White and albino lobsters are considered to be extremely rare with the Shellfish Research Laboratory (NUIG) estimating the occurrence at 1 in 1,132,000 lobsters.
This particular male lobster was caught by local fisherman Charlie O’Malley who has generously donated it to the Achill Experience Aquarium where it is now in temporary accommodation.
Rare Orange Lobster finds a home at the Achill Experience
A white lobster which was considered to be a one in a million find, graced the Achill Experience with its presence to much surprise, welcome and attention. It has been joined by an even rarer visitor, an Orange Lobster. People may think lobsters are red/orange however that is when they are cooked, it is exceptionally rare to have a live orange lobster however the Achill Experience took delivery of one from Cathal King, a County Galway fisherman who made this amazing find in his lobster pots.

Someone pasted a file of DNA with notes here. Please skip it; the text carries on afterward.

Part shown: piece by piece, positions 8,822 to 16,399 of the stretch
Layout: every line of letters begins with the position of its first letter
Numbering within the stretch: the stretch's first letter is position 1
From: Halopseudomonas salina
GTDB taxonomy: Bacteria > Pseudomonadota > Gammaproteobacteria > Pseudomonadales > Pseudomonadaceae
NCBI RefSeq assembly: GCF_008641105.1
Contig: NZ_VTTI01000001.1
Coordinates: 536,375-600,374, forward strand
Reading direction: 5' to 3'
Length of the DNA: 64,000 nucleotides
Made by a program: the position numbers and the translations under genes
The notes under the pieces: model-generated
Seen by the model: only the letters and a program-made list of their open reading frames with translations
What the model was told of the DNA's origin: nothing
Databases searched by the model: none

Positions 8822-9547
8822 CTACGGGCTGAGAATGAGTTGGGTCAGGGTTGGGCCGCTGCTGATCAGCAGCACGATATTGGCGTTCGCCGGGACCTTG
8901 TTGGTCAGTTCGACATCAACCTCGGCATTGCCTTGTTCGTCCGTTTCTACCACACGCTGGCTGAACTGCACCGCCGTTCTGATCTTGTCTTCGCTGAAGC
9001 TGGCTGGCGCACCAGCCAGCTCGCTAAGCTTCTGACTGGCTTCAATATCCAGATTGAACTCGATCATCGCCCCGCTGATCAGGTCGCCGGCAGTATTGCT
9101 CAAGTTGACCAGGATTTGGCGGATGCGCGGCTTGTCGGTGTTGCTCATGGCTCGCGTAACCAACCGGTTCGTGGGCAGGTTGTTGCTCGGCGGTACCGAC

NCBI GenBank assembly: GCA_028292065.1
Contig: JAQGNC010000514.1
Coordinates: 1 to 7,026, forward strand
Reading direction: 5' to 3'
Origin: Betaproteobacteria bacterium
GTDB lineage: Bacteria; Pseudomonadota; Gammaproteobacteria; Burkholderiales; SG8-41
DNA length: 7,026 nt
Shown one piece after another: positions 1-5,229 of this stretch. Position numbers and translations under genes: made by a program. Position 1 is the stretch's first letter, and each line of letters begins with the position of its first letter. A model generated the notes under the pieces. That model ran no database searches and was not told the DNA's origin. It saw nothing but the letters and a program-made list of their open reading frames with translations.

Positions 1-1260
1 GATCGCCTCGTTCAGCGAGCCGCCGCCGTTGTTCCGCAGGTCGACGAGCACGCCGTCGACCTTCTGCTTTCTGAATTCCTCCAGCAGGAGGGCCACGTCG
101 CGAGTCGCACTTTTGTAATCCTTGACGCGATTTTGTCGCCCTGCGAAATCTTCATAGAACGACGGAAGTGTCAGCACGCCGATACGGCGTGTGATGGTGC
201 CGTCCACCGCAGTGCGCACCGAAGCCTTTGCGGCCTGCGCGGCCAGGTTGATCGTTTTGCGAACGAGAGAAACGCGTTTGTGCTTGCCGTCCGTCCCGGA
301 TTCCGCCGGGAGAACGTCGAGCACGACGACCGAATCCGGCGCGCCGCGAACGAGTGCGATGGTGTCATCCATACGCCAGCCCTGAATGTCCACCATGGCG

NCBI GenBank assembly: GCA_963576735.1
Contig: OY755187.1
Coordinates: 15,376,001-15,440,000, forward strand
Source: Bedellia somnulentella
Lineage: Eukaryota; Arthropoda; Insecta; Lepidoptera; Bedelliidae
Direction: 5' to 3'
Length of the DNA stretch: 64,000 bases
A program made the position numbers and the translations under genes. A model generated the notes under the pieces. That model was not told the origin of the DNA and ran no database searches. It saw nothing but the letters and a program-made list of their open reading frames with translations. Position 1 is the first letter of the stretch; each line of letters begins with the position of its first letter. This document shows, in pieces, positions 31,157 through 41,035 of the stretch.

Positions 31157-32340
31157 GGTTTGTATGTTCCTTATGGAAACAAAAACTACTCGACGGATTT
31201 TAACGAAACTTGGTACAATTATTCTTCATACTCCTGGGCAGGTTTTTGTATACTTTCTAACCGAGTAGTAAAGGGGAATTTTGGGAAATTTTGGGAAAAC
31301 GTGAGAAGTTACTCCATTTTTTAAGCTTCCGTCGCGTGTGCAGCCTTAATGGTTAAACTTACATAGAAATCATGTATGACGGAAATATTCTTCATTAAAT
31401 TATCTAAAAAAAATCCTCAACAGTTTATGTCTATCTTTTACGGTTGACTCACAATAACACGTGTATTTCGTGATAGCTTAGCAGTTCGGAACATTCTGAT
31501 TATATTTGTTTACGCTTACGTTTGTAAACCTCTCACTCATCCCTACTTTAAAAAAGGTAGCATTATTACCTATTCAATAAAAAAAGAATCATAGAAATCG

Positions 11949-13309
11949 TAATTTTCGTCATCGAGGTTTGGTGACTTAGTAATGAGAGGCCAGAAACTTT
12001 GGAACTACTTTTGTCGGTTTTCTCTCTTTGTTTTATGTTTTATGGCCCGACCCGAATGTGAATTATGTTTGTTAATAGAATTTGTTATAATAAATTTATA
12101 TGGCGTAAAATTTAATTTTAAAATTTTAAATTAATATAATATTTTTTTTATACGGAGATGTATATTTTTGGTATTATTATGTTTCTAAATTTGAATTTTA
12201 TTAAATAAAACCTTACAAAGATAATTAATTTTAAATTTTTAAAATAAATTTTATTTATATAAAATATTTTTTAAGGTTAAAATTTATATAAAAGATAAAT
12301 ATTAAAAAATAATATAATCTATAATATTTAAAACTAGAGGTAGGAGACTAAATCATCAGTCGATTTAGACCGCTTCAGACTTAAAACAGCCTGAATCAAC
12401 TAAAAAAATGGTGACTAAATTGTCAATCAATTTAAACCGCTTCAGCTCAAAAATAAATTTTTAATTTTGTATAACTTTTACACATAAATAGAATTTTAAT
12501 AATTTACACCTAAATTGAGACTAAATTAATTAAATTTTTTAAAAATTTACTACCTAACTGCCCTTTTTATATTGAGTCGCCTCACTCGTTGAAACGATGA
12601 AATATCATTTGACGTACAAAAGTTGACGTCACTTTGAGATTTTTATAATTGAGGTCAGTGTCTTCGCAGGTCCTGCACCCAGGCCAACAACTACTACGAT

“to acquire one rare lobster was something very special for the team here however to have a second within two weeks is mind-blowing, this will allow us create very exciting programmes of activities, educational programmes for children and families alike, and be a subject of great interest for tourists doing the wild Atlantic way and visiting Achill”.Terence Dever, CEO of CFÁA
“Smurfette” was caught of Sligo by Fisherman Michael Kelly
“Sapphire” was caught off Sligo by Fisherman Caden O’Donnell
Why are some lobsters different colours?
Lobsters eat a carotenoid pigment in their plant food called astaxanthin.
This pigment is stored in a lobster’s skin underneath its hard outer shell.
Over time, the pigment begins to migrate into the shell, where different shell proteins alter the pigment to store it, changing its colour to a dark blue. Due to genetic disorders some lobsters lack the ability to allow the proteins to change the pigment colour hence some are white, some are orange and some are light blue.